It would be cliché to say that transitioning is no day at the beach. It would also be wrong.
I went to Maui once. What I remember most was the sand, the finest I’d ever encountered.
I remember it most in the breaking surf. Omnipresent, it surrounded me, pummeled me, though I refused to acknowledge it. I love the surf, and I was having fun.
Nevertheless, that sand was working its way into the pockets of my bathing suit. When I walked out of the waves, my trunks fell down around my ankles. And let’s just say I wasn’t the only one that noticed. It’s a terrible thing to be stripped bare in public.
That’s how I feel about transitioning these days. Seven months in, I feel like I just walked out of the surf, only now noticing what’s been swarming about me all along. Stripped bare and I never saw it coming.
I began my transition on January 1, 2016; an easy date to remember. “Easy” would come to be a term that I’d use again and again in the months ahead.
A doctoral student in the University of Oregon’s School of Journalism and Communication, I was transitioning to womanhood in a liberal school, on a liberal campus, in a liberal city, in a liberal state. What could be easier?
Indeed, if people asked me if transitioning was hard, I’d tell them of all the things in my life that were stressing me out: Divorce, parenting, studying, working or transitioning. There was a reason that transitioning was listed last.
My friends and family were supporting me. On campus I was getting far more positive feedback as my feminine self than I ever did as a male.
Sure, I sometimes felt in Eugene and other places that people might be staring at me or whispering behind my back. In the news, transgender people were being legislated out of bathrooms. But I dismissed all of these things; they were not my problem.
But they were — I just didn’t know it. For as surely as that sand was piling up in my pockets on that Maui beach, the constant stress of being different, of wondering who was talking behind my back, of questioning where I was safe, was piling up on me.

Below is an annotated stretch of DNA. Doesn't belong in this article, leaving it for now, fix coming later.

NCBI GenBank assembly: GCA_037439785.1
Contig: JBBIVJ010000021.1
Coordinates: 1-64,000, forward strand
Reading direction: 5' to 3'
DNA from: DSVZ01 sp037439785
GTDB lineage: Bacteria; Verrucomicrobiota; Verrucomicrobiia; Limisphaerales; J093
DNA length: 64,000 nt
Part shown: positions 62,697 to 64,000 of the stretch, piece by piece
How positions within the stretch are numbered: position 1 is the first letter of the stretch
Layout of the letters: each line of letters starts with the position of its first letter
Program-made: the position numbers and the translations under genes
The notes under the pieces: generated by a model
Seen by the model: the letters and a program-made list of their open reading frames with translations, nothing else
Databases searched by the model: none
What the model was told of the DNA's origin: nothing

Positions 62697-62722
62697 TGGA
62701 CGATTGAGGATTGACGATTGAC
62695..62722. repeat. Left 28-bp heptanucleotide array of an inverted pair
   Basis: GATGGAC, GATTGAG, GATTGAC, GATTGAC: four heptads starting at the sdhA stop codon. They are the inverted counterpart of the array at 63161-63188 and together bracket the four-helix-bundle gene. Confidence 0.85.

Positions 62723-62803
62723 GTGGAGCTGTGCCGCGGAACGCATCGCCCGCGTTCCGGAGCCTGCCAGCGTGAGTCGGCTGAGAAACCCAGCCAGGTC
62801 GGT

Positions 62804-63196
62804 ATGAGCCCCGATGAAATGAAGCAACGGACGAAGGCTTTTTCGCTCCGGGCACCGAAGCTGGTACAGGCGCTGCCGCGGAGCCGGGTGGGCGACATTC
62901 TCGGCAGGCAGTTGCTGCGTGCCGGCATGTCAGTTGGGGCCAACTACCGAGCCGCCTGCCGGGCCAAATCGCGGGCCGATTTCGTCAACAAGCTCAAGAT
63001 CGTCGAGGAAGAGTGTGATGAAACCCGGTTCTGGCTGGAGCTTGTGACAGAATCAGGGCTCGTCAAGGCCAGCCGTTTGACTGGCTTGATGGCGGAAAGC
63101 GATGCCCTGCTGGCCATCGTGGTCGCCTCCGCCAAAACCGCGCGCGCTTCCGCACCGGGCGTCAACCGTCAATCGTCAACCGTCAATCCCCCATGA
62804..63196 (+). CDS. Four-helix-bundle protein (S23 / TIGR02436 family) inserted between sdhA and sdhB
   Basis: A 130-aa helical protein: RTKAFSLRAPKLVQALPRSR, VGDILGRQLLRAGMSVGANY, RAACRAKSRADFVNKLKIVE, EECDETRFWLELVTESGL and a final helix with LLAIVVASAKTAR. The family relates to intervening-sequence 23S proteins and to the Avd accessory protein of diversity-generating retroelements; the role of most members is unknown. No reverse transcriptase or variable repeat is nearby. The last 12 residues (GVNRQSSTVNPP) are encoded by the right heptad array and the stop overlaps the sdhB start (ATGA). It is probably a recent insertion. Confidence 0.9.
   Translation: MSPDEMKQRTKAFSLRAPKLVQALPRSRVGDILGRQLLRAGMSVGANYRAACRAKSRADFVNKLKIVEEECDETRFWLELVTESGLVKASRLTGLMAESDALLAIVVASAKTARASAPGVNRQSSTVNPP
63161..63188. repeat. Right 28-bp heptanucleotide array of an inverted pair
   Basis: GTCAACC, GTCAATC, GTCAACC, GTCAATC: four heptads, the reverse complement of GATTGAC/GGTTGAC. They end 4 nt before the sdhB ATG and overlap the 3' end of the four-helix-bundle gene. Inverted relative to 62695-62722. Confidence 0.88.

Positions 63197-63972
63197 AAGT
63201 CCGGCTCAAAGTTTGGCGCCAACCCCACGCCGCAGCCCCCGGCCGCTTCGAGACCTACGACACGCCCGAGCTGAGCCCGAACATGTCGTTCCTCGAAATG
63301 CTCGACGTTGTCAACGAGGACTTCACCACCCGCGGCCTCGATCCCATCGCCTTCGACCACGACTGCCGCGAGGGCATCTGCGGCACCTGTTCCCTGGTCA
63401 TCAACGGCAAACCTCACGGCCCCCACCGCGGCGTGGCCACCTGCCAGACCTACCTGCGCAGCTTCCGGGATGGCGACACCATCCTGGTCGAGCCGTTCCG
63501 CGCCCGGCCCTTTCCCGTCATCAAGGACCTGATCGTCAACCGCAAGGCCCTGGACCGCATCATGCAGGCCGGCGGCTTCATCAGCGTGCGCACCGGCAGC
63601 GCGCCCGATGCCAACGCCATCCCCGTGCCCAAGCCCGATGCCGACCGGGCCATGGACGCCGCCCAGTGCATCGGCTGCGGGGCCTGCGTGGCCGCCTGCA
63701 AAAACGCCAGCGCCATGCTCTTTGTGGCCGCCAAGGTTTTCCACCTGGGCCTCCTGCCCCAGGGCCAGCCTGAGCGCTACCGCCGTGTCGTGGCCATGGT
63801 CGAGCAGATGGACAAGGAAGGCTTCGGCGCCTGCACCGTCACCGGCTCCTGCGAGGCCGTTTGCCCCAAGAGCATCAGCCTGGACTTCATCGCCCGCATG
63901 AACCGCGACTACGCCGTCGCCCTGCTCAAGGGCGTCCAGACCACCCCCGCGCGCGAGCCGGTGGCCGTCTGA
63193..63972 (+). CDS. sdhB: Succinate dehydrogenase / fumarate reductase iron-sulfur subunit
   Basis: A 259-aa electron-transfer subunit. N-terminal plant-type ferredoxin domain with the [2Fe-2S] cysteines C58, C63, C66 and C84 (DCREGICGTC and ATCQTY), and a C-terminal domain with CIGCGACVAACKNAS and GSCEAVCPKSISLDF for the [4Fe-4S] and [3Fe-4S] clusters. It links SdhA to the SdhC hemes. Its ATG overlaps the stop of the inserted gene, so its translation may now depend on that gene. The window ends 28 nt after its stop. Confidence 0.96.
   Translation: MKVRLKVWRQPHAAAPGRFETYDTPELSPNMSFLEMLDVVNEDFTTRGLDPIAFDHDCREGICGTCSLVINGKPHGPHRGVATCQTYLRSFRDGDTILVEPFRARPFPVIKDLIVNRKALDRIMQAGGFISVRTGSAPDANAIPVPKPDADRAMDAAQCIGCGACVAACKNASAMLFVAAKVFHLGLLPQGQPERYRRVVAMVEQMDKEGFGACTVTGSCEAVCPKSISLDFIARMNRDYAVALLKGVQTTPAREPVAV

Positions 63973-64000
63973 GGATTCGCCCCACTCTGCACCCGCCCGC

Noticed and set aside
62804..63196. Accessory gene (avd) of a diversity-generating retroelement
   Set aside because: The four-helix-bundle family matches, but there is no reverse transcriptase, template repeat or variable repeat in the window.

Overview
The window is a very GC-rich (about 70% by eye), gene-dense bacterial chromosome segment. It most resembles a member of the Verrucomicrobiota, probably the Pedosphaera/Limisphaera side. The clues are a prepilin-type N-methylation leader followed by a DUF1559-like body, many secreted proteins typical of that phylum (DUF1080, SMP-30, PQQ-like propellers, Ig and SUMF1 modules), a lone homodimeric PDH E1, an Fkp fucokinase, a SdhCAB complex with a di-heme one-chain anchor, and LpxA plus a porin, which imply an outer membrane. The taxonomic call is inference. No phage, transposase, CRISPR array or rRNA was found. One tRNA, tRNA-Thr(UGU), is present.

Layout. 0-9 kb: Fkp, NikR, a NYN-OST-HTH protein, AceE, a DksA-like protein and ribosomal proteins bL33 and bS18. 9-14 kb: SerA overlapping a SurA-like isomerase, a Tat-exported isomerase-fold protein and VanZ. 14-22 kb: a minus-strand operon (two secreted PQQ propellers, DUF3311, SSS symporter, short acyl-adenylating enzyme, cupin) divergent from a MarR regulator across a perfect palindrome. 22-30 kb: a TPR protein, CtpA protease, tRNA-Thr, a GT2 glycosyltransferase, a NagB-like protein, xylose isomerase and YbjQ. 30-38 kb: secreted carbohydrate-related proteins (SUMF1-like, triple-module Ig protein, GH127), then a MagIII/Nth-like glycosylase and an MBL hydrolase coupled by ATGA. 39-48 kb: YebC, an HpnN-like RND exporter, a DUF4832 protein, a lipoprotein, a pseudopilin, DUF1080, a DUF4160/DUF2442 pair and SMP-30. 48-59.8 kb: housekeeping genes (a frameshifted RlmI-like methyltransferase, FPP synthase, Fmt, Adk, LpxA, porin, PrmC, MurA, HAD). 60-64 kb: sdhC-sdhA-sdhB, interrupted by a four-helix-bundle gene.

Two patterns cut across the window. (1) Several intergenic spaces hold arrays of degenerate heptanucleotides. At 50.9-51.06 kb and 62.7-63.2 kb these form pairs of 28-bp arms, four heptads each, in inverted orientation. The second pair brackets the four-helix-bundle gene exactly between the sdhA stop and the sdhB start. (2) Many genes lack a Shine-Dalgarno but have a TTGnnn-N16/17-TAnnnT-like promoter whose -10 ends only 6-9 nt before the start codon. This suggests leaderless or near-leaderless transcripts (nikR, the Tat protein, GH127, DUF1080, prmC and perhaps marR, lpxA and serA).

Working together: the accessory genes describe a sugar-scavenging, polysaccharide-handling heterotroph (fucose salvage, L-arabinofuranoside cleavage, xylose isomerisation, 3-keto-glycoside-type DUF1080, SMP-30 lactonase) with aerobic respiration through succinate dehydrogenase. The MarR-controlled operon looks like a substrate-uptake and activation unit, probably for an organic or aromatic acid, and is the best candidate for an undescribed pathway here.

On June 12, it all came crashing down. Four dozen of my LGBTQA peers were dead in a Florida nightclub. School was out, my support network of friends and faculty gone. I ended up being a mere spectator at my own daughter’s birthday party the day before; my wife in charge, she didn’t even let me say “goodbye” when the party was over.
For the first time in my life I wondered if it might not be easier to just end it — all of it. It was a fleeting moment, but a moment I’d never had before. It scared me, and when I sat down with my doctor just a bit later I began to cry, and I could not stop.
Things got better from there, but I am still not who I once was. Anyone who who reads my writing knows that; my sense of humor seems to have fled for the moment. I am loathe to admit this, just as I was loathe to admit that none of this was easy.
Before I decided to transition I was happy all of the time and now I’m not. Does that mean it was a mistake? No; it simply means that this is not easy. Neither is running a marathon, but no one tells the runner to quit.
A psychiatric study published in The Lancet Psychiatry last month found that the stress of transitioning isn’t caused by being transgender; it’s because of the way we’re often rejected by the rest of society.
Those stares that I talked myself out of seeing. The whispers I pretended not to hear. The friends who are more distant of late. The politicians that degrade me. All of these stressors are there, as surely as the sand in the surf.
By not acknowledging the reality of the life I’d chosen I was destroying myself. No longer. And while I may not be as easygoing as I was, I will be honest with others, and myself. I won’t lie; that scares me a little. I hope I like the new me.
Ironically, I’m writing this while sitting on the beach in Maui. The sand is just as I remember it.
I’d hoped ditching the trunks for a women’s one-piece would keep the sand out. Nope, now it’s just piling up in my breast cups. My problem is as real as it was the last time, though this time I’m ready. I’ve made sure to tighten my shoulder straps so everything stays in and up. It helps to be honest about what’s coming.
Bring on the waves.